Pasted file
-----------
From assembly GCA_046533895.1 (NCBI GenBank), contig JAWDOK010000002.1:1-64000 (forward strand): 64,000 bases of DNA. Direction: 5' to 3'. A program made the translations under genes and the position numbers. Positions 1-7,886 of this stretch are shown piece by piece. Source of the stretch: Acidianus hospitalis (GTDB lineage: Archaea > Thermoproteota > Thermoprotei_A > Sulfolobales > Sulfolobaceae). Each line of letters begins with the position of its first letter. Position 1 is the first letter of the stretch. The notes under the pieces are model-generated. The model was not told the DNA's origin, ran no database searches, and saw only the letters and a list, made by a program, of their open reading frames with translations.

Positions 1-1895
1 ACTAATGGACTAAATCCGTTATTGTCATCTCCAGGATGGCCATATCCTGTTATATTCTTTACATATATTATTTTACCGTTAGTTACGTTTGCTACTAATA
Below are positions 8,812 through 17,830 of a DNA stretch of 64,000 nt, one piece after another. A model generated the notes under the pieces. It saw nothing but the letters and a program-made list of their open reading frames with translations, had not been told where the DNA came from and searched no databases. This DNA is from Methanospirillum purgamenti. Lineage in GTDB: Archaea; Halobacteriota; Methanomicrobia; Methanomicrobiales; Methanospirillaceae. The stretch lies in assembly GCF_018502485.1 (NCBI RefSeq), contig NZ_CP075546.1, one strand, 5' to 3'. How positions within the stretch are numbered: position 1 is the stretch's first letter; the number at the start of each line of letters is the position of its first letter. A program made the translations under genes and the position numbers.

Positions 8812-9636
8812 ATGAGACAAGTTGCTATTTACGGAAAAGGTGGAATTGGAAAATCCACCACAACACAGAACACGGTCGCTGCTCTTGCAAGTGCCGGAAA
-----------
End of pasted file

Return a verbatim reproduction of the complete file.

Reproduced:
From assembly GCA_046533895.1 (NCBI GenBank), contig JAWDOK010000002.1:1-64000 (forward strand): 64,000 bases of DNA. Direction: 5' to 3'. A program made the translations under genes and the position numbers. Positions 1-7,886 of this stretch are shown piece by piece. Source of the stretch: Acidianus hospitalis (GTDB lineage: Archaea > Thermoproteota > Thermoprotei_A > Sulfolobales > Sulfolobaceae). Each line of letters begins with the position of its first letter. Position 1 is the first letter of the stretch. The notes under the pieces are model-generated. The model was not told the DNA's origin, ran no database searches, and saw only the letters and a list, made by a program, of their open reading frames with translations.

Positions 1-1895
1 ACTAATGGACTAAATCCGTTATTGTCATCTCCAGGATGGCCATATCCTGTTATATTCTTTACATATATTATTTTACCGTTAGTTACGTTTGCTACTAATA
Below are positions 8,812 through 17,830 of a DNA stretch of 64,000 nt, one piece after another. A model generated the notes under the pieces. It saw nothing but the letters and a program-made list of their open reading frames with translations, had not been told where the DNA came from and searched no databases. This DNA is from Methanospirillum purgamenti. Lineage in GTDB: Archaea; Halobacteriota; Methanomicrobia; Methanomicrobiales; Methanospirillaceae. The stretch lies in assembly GCF_018502485.1 (NCBI RefSeq), contig NZ_CP075546.1, one strand, 5' to 3'. How positions within the stretch are numbered: position 1 is the stretch's first letter; the number at the start of each line of letters is the position of its first letter. A program made the translations under genes and the position numbers.

Positions 8812-9636
8812 ATGAGACAAGTTGCTATTTACGGAAAAGGTGGAATTGGAAAATCCACCACAACACAGAACACGGTCGCTGCTCTTGCAAGTGCCGGAAA